A rain barrel is little more than a container used to collect and store rainwater. But these simple additions to your yard can do a lot of good. Paring harvested water with better lawn watering practices can help us all reduce our water usage and increase the sustainability of our lawns.
Before you invest in rain barrels this season, make sure there aren’t any local restrictions. Some states, counties, or cities have restrictions concerning whether it is legal to harvest rainwater, or may restrict harvesting during certain times of the year. Other states require homeowners to register their rain barrels with the state if over a certain storage capacity (typically approx. 100 gallons). Some states also have regulations concerning the amount of roof water that can be collected, be sure to check with your state and county for local details.
Rain barrels are an easy way to reuse water, reduce runoff and help prevent soil erosion. They can also help prevent trash, debris and important nutrients from being washed into sewer systems or nearby waterways which can impact local water quality.
The greatest benefit of rain barrels is that they create an alternate source of water to hydrate your yard instead of using sprinklers or freshwater. This will create a smaller footprint and lower your water bills. Also, plants prefer rainwater. They are made to absorb and work with rainwater rather than the treated tap water from your hose that is often hard and contains additives like chlorine.
Sunday Tip: While rain water is better for plants, it isn’t potable for people. Water from rain barrels can contain pathogens, dust, fecal contamination from roofs, or heavy metals. Remember, it is not drinking water so be sure to only use it on non-edible plants.
Select a location: Place rain barrels under downspouts to collect water from the roof. Make sure the downspout you use will collect enough water for your needs and that the barrel is easily accessible for use.
Use a sturdy base: Water is heavy. Be sure to place your barrel on a raised, sturdy base that can support the weight of a full barrel. This will also ensure that the hose attachment or spigot will fit at the bottom of the barrel, which will allow all the water to be used for irrigation.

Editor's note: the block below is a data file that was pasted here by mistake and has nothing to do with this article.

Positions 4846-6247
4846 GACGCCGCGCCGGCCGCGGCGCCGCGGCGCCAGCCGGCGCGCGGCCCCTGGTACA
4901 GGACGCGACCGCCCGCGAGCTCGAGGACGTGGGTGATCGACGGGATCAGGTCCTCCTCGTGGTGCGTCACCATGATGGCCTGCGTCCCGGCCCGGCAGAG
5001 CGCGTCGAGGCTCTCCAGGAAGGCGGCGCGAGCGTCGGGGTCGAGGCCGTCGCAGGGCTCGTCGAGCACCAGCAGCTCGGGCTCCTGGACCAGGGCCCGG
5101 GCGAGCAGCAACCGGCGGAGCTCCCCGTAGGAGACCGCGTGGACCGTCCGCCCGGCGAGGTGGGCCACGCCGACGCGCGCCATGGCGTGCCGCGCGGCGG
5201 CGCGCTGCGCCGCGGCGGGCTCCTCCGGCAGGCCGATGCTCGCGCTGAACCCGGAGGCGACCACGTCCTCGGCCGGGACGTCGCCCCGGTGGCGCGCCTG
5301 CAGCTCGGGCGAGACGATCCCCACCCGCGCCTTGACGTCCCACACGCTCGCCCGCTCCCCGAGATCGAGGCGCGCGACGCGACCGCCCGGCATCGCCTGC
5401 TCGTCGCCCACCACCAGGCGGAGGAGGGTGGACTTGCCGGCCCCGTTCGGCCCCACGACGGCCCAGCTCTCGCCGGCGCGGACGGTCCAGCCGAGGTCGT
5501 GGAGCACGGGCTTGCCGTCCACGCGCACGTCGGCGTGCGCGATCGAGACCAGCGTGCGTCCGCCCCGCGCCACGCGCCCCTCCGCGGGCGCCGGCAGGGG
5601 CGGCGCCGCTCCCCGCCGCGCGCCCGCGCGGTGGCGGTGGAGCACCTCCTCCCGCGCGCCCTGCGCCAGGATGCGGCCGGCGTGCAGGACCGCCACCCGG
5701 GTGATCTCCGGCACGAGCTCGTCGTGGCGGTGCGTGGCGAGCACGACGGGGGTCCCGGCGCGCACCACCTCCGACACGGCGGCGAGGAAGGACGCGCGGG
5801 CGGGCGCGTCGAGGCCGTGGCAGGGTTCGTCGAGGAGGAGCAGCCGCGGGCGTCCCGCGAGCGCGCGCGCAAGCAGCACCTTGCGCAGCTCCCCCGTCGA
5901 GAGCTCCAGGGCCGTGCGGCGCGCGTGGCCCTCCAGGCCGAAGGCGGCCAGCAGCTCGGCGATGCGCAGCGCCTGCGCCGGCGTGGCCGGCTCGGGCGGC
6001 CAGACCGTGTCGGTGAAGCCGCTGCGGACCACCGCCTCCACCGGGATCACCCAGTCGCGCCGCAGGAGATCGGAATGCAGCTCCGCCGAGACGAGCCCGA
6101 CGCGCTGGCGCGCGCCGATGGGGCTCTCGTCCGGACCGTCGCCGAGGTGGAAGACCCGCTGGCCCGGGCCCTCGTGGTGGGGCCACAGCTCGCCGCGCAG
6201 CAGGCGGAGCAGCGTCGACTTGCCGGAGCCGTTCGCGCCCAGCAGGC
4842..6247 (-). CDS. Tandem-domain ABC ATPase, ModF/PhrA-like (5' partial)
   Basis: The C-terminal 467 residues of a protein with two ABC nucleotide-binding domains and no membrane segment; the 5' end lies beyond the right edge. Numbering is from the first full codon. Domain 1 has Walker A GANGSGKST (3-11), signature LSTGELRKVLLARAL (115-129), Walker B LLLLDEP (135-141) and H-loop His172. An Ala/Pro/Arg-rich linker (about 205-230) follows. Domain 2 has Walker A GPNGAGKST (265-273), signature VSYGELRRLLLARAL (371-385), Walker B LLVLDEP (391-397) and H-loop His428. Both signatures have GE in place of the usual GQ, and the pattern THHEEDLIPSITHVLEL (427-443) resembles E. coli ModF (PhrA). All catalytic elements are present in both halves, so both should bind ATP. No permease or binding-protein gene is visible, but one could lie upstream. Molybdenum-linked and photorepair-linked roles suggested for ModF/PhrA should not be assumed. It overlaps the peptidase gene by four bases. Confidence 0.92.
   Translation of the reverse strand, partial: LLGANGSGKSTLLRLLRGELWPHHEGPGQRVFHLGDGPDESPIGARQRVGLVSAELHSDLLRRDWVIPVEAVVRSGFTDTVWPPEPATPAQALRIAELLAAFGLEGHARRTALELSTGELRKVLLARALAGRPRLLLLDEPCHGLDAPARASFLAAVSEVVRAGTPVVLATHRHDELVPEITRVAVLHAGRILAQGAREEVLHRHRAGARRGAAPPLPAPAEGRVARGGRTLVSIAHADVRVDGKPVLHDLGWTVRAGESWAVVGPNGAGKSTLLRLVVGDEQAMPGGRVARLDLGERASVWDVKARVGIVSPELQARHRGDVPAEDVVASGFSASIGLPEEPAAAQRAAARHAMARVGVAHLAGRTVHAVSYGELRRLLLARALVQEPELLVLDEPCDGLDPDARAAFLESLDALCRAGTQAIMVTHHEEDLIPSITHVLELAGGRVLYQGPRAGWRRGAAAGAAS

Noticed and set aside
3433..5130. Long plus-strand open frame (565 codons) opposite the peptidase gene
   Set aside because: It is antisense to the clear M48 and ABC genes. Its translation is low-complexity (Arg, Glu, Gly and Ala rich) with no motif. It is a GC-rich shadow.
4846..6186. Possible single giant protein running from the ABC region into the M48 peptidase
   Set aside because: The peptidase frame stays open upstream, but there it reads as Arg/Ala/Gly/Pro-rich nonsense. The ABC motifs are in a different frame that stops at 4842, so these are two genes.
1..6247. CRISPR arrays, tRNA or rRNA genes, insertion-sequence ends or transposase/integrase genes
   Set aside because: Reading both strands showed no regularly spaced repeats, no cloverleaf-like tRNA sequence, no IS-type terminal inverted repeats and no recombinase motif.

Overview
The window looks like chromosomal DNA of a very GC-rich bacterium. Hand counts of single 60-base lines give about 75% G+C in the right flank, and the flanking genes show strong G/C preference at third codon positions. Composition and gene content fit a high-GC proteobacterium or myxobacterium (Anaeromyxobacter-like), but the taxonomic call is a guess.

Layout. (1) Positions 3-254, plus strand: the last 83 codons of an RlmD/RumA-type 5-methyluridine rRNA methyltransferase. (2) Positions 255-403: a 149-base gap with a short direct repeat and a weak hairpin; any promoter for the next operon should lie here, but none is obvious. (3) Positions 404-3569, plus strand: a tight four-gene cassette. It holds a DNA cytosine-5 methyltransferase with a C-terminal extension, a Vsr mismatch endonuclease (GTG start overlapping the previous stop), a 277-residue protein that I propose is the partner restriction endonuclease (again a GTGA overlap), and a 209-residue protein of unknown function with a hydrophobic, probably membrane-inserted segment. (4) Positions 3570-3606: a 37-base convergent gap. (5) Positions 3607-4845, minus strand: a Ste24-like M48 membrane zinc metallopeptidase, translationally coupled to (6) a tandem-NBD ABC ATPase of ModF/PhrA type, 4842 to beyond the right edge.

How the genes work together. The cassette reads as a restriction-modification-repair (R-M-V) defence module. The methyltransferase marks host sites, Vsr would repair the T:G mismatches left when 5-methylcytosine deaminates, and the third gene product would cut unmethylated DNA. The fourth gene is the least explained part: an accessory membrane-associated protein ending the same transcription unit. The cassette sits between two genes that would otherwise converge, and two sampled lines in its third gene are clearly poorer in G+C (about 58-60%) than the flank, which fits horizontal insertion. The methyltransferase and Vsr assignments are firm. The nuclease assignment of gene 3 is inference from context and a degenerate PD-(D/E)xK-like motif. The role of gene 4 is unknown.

Safety first: Make sure barrels are sealed properly to ensure safety (kids and pets) and to prevent water-borne pests like mosquitoes. Only use containers that never held toxic material and are designed for water storage. Using an improper container can lead to toxicity, rust, mold and other issues.
Collect debris: Use an inlet with a screen or a diverter to collect any debris (leaves, twigs, feathers, bugs, etc.) that may flow in from the roof.
Redirect overflow: Set up your barrels to direct overflow rainwater into a rain garden, toward the base of a nearby tree, or onto another appropriate surface to keep water away from the house and away from any edible plants.
How to Maintain Your Barrel
Clean your barrel regularly by removing debris after every heavy rain event. Completely empty and clean your barrels at least once a year to prevent algae, debris buildup, and stagnant water.
How to Store Your Barrels During The Winter
Drain the barrel completely, clean with soap and water, dry, and store upside down/covered over the winter to avoid freezing/thawing damage. Make sure to reattach the downspout when you remove the barrel so water continues to drain away from your house.
Rain Barrels and the Sunday Way
Reducing our potable water use is one of the best ways to help cultivate a more sustainable lawn. Not only will it lower our hydro footprint, but it will also reduce our water bills. Be sure to pair your rain barrels with wise watering practices and avoid these common watering mistakes to grow a lawn that is better for people, pets, planet and your pocket book.
Greene, B., N. Mesner, and R. Brain. Rain Barrels in Utah. USU Extension.
Oleson, D. Rain barrels for water conservation. PSU Extension.
USU Extension. Rain Water Harvesting.
Weisenhorn, J. and A. Hultberg. Rain barrels in the home landscape. UMN Extension.
Colorado Stormwater Center. Rain Barrels. Colorado State University.